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African countries by the literacy rate

Africa the cradle of language but not literacy

The literacy rate among African adults aged 15 years and older including statistics and definitions of literacy rates by countries in Africa.

Article Topics
What is literacy

Putting literacy rates in Africa in perspective


Learning to read and write should be fundamental yet, more than 75% of the world's 781 million illiterate adults are found in South and West Asia and sub-Saharan Africa; of all the illiterate adults in the world, almost 66% are women.

Nevertheless, keep in mind there are no universal definitions and standards of literacy, therefore, literacy rates in Africa are subjective. Also, Africa is the second most populous continent with about 1.1 billion people or 16% of the world’s population. 

Mexico, China, Eastern, and Western Europe, India, the USA, and Japan can all fit into Africa's total land area very comfortably. African countries by the literacy rate generally mean literacy also encompasses numeracy, the ability to make simple arithmetic calculations.

Reading in Africa

Africa the cradle of language but not literacy


Most importantly, over 25% of all languages are spoken only in Africa with over 2,000 languages are spoken on the continent. With such diversity in language, a person is counted as literate by the World Bank as the population aged 15 and above who can, with understanding, read and write a short, simple statement on their everyday life.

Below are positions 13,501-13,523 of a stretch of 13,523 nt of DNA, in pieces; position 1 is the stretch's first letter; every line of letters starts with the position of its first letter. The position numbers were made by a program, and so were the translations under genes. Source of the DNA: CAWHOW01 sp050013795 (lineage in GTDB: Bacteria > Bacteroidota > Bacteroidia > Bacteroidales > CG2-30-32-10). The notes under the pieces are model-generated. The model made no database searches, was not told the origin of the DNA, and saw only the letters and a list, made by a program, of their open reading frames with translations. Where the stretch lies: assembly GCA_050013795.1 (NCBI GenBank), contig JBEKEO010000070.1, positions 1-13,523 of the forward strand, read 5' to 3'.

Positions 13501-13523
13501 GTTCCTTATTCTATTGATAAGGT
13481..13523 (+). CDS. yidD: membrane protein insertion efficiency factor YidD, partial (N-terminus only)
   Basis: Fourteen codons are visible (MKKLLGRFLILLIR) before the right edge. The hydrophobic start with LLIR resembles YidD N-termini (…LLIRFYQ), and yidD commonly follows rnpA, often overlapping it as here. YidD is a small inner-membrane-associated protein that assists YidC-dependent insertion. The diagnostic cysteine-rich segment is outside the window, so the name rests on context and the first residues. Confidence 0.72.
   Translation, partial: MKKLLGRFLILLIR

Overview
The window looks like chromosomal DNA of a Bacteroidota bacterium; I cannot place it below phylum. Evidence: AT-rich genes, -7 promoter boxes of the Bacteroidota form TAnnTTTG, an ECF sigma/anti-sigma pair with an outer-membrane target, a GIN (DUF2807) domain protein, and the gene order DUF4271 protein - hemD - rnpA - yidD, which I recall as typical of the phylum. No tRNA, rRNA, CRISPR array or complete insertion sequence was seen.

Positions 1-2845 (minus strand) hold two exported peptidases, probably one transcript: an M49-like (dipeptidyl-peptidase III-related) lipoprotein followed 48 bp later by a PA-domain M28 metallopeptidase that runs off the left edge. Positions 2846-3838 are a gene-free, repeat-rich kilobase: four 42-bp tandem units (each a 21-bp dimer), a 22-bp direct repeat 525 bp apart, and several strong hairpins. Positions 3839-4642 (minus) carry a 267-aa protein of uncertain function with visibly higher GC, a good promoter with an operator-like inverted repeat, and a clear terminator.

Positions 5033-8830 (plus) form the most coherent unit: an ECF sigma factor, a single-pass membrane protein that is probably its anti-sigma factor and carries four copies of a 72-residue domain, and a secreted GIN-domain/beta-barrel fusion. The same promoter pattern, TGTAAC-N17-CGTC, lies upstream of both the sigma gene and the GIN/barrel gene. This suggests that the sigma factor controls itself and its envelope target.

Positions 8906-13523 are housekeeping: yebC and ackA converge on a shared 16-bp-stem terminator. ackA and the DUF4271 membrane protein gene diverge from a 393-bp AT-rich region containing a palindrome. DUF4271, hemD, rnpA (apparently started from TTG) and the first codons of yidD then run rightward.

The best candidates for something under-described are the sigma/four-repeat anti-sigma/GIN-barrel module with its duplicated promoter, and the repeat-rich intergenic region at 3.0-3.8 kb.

The top five African countries with the highest literacy rates are:

Equatorial Guinea 95.3 %
South Africa 94.3 %
Seychelles 91.8 %
Libya 91 %
Mauritius 90.6 %

The top five African countries with the lowest literacy rates are:

Niger 19.1 %
South Sudan 27 %
Guinea 30.4 %
Burkina Faso 36 %
The Central African Republic 36.8 %


People who read are better able to understand other people, empathize with them and view the world from their perspective.

African Country Literacy rates 2015 in Alphabetical Order



African Adult Literacy Rate For Every African Country

African Countries Total % read and write in English Male % Female %
Algeria 73 81 64
Angola 71 82 60
Benin 29 41 18
Botswana 87 87 88
Burkina Faso 29 37 22
Burundi 87 89 85
Cabo Verde 85 90 80
Cameroon 71 78 65
Central African Republic 37 51 24
Chad 38 47 29
Congo 79 86 73
Côte d'Ivoire 41 52 30
Democratic Republic of the Congo 75 88 63
Djibouti no info no info no info
Egypt 72 80 64
Equatorial Guinea 95 97 92
Eritrea 72 81 63
Ethiopia 39 49 29
Gabon 82 85 80
The Gambia 53 62 45
Ghana 71 78 65
Guinea 25 37 12
Guinea-Bissau 58 70 45
Guyana 85 82 87
Kenya 72 78 67
Lesotho 76 66 85
Liberia 43 61 27
Libya 90 96 84
Madagascar 64 67 62
Malawi 61 72 51
Mali 31 43 20
Mauritania 46 57 35
Mauritius 89 92 87
Morocco 67 76 58
Mozambique 51 67 36
Namibia 76 74 78
Niger 15 23 9
Nigeria 51 61 41
Rwanda 66 71 62
Sao Tome and Principe 70 80 60
Senegal 52 66 40
Seychelles 94 93 94
Sierra Leone 46 57 35
Somalia no info no info no info
South Africa 93 94 92
South Sudan 27 35 19
Sudan 74 82 66
Eswatini 83 84 82
Togo 60 74 48
Tunisia 79 87 71
Uganda 73 83 65
United Republic of Tanzania 68 75 61
Zambia 61 72 52